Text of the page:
A model for incomplete mixing in a bioreactor



Publication Details

Msmali, A. & Nelson, M. I. (2010). A model for incomplete mixing in a bioreactor. Proceedings of the 38th Australasian Chemical Engineering Conference (pp. 1-10). Australia: Engineers Australia.


In many models for biological processes it is assumed that the reactor contents are well mixed. This assumption may be good if the reactor is small but for a large reactor this assumption is not so good. Here we analyse a model for a bioreactor with imperfect mixing. We use a two parameter mixing model in which the reactor is split into two compartments: a large compartment and a small compartment, with mixing between the two compartments. In each compartment there are two equations: one for the concentration of substrate and one for the concentration of microorganism. The interaction between the substrate and biomass is governed by Monod growth kinetics. We investigate how the effluent concentration leaving the reactor depends upon the degree of mixing in the reactor (δ) and the size of the small compartment (ε). The model has two limits. When delta is equal to zero there is no mixing between the compartments and when delta is equal to infinity we have perfect mixing. When delta is equal to zero the effluent concentration is higher than when delta is equal to infinity. It might be expected that as the value of delta increases from zero the effluent concentration decreases. However, for small values of delta the effluent concentration actually increases. Therefore, an important conclusion from this work is that a very small amount of mixing is actually worse than no mixing.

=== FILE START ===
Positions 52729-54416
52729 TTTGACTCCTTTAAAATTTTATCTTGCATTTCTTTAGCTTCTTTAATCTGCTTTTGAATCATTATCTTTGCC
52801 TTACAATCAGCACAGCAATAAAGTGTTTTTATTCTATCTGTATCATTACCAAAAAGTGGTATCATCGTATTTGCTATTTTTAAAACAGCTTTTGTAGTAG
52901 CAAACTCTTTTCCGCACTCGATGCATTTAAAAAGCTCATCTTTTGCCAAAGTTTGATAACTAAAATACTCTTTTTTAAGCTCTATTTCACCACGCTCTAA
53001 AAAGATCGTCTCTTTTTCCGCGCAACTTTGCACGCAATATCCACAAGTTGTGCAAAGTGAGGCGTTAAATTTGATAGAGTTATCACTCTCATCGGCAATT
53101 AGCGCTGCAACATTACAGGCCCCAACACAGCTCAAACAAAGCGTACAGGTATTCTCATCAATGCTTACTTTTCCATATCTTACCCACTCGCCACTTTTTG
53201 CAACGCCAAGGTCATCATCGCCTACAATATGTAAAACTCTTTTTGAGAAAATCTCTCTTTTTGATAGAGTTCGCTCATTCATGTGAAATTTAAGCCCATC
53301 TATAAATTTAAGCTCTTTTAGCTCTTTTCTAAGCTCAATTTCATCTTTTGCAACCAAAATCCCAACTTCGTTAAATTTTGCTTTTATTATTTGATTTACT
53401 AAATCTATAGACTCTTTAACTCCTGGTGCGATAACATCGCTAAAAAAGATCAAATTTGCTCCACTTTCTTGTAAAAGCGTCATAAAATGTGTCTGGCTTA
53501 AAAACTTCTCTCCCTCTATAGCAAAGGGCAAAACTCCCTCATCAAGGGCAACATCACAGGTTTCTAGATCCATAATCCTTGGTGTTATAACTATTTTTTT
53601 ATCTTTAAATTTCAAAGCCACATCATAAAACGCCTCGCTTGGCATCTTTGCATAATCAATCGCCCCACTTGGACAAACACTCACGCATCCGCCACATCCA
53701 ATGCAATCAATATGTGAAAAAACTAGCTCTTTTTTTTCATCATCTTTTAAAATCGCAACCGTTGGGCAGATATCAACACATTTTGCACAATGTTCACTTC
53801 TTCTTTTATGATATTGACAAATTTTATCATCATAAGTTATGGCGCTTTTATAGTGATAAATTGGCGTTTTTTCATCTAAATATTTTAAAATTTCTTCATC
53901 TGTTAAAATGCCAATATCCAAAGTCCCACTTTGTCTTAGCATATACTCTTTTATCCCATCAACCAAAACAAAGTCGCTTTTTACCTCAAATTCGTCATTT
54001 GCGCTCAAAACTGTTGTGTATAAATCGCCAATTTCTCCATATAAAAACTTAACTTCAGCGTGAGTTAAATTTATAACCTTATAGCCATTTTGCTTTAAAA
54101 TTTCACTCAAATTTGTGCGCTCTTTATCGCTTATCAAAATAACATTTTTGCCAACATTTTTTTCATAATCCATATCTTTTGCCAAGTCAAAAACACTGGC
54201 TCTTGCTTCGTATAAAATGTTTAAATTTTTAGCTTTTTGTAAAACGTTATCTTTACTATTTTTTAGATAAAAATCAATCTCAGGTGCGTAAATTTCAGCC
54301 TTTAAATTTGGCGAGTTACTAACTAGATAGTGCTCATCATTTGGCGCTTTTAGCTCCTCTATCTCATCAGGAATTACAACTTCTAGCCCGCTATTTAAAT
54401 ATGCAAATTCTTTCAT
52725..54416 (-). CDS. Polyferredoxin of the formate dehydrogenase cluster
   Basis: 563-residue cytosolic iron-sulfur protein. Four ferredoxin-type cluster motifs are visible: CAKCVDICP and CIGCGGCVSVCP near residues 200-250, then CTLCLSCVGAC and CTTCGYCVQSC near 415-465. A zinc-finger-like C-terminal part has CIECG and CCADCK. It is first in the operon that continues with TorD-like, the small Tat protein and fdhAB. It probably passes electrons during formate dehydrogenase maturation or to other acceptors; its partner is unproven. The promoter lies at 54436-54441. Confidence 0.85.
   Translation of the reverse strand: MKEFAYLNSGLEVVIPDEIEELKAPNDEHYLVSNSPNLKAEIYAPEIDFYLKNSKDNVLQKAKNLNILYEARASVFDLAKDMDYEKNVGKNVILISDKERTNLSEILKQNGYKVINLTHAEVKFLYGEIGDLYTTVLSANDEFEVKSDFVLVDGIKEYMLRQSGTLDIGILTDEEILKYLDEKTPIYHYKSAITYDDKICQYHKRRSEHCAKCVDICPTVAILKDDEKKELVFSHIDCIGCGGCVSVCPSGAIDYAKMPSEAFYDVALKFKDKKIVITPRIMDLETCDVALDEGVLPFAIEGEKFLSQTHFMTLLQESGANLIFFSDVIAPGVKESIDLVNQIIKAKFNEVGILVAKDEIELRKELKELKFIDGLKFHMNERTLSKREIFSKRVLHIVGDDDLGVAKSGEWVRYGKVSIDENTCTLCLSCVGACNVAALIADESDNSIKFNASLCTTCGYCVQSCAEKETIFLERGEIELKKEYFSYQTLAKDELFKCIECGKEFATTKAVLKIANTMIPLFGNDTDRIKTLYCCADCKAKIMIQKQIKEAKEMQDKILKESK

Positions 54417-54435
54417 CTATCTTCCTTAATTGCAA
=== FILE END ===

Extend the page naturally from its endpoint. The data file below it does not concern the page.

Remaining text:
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Australasian Chemical Engineering Conference

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